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Disaster Management in India

Sikha Singh

India has only two percent of the world's landmass but is home to one-sixth of the world's population. With its massive land mass, ever-burgeoning population, and the status of still being a developing country, India is quite vulnerable to natural (floods, earthquakes, landslides etc.) as well as man-made disasters (such as chemical and industrial disasters). 85 percent of our land is susceptible to one or more disasters, such as:

*57 percent of our land is susceptible to Earthquakes, out of which 12 percent land faces the possibilities of facing Severe Earthquakes,

*68 percent land is likely to face Drought,

*12 percent land is quite vulnerable to Floods, and

*8 percent of our landmass is susceptible to Cyclones too.

Disaster management is crucial for sustainable development of our country, and to achieve environmental justice. Efforts to mitigate the impact of disasters aim to keep down the loss of life and property to the minimum when the eventuality strikes. Mitigating disasters is about being prepared for the disasters beforehand, and prevent them if possible. Rather than spending money on relief management, mitigation of disasters is about taking action now – to analyse risks, reduce them, and perhaps have some insurance for the financial loss as well as the loss of human life that during such an eventuality.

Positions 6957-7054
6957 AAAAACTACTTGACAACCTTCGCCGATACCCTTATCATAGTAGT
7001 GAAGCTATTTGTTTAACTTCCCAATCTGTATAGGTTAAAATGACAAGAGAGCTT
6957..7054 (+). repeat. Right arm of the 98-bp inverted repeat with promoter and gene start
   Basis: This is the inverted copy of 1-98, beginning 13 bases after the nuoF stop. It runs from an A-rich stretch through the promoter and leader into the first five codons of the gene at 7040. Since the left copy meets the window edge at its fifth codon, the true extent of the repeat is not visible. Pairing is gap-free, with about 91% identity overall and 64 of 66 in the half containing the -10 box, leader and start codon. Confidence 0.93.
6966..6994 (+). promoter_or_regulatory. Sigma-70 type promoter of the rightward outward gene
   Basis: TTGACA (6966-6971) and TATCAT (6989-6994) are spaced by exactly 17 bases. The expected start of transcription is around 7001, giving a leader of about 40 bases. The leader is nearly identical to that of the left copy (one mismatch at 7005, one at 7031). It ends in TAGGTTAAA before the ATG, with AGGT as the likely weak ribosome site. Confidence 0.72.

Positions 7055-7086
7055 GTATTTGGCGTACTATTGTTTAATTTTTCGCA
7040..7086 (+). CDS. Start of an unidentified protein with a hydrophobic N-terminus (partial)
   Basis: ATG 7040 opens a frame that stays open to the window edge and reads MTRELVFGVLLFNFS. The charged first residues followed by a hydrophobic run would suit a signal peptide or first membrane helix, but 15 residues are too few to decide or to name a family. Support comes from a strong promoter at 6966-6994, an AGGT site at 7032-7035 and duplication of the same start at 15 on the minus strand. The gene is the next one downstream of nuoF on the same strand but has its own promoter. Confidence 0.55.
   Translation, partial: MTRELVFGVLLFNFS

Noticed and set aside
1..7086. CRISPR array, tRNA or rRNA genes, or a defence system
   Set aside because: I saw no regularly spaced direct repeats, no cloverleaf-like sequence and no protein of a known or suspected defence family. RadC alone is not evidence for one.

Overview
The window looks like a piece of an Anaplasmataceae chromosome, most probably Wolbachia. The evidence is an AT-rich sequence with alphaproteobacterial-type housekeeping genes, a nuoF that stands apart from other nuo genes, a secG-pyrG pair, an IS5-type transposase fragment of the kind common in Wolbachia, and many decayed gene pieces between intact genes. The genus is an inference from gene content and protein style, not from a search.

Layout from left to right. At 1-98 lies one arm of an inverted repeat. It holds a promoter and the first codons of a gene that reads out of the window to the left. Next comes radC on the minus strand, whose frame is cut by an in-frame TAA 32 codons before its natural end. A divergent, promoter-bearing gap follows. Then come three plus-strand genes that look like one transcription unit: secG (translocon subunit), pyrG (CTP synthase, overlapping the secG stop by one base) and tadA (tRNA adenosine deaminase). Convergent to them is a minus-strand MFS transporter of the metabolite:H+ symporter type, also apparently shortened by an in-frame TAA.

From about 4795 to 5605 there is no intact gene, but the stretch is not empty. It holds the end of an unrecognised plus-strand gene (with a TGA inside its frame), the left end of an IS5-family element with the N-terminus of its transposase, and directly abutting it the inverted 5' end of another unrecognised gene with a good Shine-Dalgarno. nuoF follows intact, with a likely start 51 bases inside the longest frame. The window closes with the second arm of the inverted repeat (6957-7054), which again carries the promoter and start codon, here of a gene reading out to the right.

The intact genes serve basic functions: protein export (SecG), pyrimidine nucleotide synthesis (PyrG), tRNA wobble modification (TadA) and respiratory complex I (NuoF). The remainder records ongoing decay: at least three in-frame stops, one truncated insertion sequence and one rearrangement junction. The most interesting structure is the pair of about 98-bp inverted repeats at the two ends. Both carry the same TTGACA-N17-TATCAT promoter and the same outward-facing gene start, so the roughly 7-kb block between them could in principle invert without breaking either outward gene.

To effectively mitigate natural disasters as well as man-made disasters, one should understand the local risks well, address the hard choices residents of the area face, and invest in long-term well-being of the community.

How Vulnerable is India to Disasters?

The World Risk Report 2016, published by the UNU Institute for Environment and Human Security (UNU-EHS) and Bundnis Entwicklung Hilft and calculated by the University of Stuttgart, ranks India at #77 (out of 171 countries) on the World Risk Index. Pakistan ranks at #72, Sri Lanka at #63, Bangladesh at #5, China at #85, and Nepal at #105 in the Index. Besides the chances of facing natural hazards, the report also considers the infrastructure and the logistic chains of the country that may make all the difference to reduce or increase the risk in case of extreme natural events.

According to the estimates of the India Disaster Knowledge Network, 5 crore people are affected by droughts while 3 crore are affected by floods every year in the country. Northern regions in India are more susceptible to flash floods and landslides, while coastal India is susceptible to storms and floods. Unique geo-climatic conditions of our country make certain regions susceptible to frequent and regular natural disasters. In such regions, society has largely adapted to them. Yet, the economic and social costs continue to mount year after year.